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  1. #26

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    RE: RCM Plans Corkscrew

    Since mine was 8% larger I went with the 5/32 wire. I've got a Dubro wire bending jig which helps somewhat with the bends, but it still is a guess and a redo sometimes. You are making progress........excellent. Garyss

  2. #27

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    RE: RCM Plans Corkscrew

    Had to make a hobby shop run today to gather a few things I needed for this project. I scored on most of the needed items but since the shop is 60 miles away, I lost valuable building time. This evening I epoxied some plywood in the tail, then mounted the Sullivan tailwheel bracket. Did some minor trimming of the tail pieces and mocked them up with tape. They are now ready to bevel the control surfaces, final sand, and cover. Also test fitted the new aluminum backplate spinner. I like it.

    The hobby shop had their Flyzone Albatroses on clearance for 1/2 price($40), so I couldn't resist picking one up. I painted the tiny pilot bust and cockpit area. Can't wait to fly the little thing but bad weather is heading our way tomorrow.
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    Tee Bee

  3. #28

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    RE: RCM Plans Corkscrew

    I'd tell you to poke through the "Indoor and Micro", "Micro RTF", and "ParkFlyer" forums over at RCGroups for extensive discussions about the Albatross, BUT that would take you away from building on the Corkscrew so I won't.

  4. #29

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    RE: RCM Plans Corkscrew

    The freezing weather has finally made it all the way to the Texas coast. Too cold to work in my garage/shop so I had to move some stuff inside the house to continue. Since I start working night shifts tomorrow, I plan to stay up all night tonight covering the ailerons and tail pieces.

    Current temp 28F and falling.
    Tee Bee

  5. #30

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    RE: RCM Plans Corkscrew

    Stayed up late covering the small bits.
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    Tee Bee

  6. #31

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    RE: RCM Plans Corkscrew

    Over the last few days I finished the torque rod/trailing edge assemblies, then drilled and notched the ailerons to accept the torque rods. Wings almost ready for cover.

    Installed rudder and elevator control horns, cut the pushrod exit slots in the fuse sides, and sheeted the fuse bottom. I'm using Sullivan Gold-n-Rod pushrods instead of the dowel rods shown on the plans. No real reason, it's just what I usually use.
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    Tee Bee

  7. #32

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    RE: RCM Plans Corkscrew

    Great progress!

    Reminder: make sure the tail's control rods are rock solid as you will be doing lots of snaps and spins with this one (don't want any blow by or flexing under stress).

    With mine the persistent maintenence items were (1) the covering areas on the wing TE where the rubber bands came across and (2) keeping the covering tight on the right side where the exhaust goo collects in the wing/fuselage seam.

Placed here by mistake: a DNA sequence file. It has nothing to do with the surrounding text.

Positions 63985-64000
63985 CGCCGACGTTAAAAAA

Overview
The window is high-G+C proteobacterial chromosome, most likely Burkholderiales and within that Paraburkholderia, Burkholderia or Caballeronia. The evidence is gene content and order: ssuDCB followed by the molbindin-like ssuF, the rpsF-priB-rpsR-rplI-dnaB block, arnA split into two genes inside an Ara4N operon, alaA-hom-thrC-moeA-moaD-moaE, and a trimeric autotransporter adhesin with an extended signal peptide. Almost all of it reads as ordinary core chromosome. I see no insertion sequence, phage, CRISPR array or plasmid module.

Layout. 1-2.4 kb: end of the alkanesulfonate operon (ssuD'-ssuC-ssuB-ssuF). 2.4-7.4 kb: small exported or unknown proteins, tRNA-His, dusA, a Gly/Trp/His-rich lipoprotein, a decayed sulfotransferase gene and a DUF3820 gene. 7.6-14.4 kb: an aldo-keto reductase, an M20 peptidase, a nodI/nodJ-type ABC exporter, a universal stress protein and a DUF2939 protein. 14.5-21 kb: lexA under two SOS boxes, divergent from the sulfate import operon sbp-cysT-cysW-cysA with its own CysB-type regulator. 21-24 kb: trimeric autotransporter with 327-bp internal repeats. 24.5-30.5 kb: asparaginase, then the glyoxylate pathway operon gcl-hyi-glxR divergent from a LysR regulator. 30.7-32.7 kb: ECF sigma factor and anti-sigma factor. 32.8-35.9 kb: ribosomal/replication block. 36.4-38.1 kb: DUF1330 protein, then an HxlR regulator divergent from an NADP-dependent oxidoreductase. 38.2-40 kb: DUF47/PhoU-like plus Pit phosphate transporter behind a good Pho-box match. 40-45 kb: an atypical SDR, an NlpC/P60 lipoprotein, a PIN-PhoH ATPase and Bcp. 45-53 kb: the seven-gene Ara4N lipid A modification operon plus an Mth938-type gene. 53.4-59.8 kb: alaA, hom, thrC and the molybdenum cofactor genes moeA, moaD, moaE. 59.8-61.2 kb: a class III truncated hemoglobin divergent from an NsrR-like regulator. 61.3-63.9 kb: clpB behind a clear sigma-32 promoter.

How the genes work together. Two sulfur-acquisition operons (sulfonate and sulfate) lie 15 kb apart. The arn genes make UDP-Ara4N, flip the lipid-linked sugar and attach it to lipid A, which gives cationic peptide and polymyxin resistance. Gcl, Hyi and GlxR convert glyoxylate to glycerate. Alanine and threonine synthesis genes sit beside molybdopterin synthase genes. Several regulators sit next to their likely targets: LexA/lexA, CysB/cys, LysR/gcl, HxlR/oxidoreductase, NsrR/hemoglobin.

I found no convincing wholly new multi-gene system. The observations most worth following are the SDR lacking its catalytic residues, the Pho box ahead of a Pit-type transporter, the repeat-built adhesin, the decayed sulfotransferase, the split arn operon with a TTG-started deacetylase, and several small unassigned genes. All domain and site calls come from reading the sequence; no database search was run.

8. #33

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    RE: RCM Plans Corkscrew

    Thanks, Gary. You're right. I do indeed plan on wringing this thing out with full control deflections at high speed just as Stu Richmond discusses in his build article. I'll be sure to brace up the pushrod sleeves.

    Wing covering is in progress.
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    Tee Bee

  9. #34

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    RE: RCM Plans Corkscrew

    Wing covering is done.

    Got the servos and rails mounted. Using standard Futabas for the control surfaces and a HS-65 metal geared micro for the throttle. Routed throttle cable sleeve.

    Cockpit top plywood sheeting going on.
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    Tee Bee

  10. #35

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    RE: RCM Plans Corkscrew

    I had a tough time figuring out the servo and control linkages. Had interference issues with the aileron rods. After a lot of tinkering and headscratching, it is all working without binding or hitting anything. I'm glad I left the top sheeting off so I could look through the bulkhead and check for free movement. Attached the pushrod sleeves in several places with glue or epoxy to make sure they wouldn't move under a load.

    I used offset in the servo horn to establish aileron differential(more up than down).

    Made a neat little throttle cable guide from spruce.
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    Tee Bee

  11. #36

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    RE: RCM Plans Corkscrew

    Finished sheeting the fuse and made the plywood doublers that protect the wing from the rubber bands.



    Here's the latest mockup. Now I've got the flu and am supposed to be working a lot of overtime over the next week or so, so the build updates will probably go on a temporary hold. [&o]
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    Tee Bee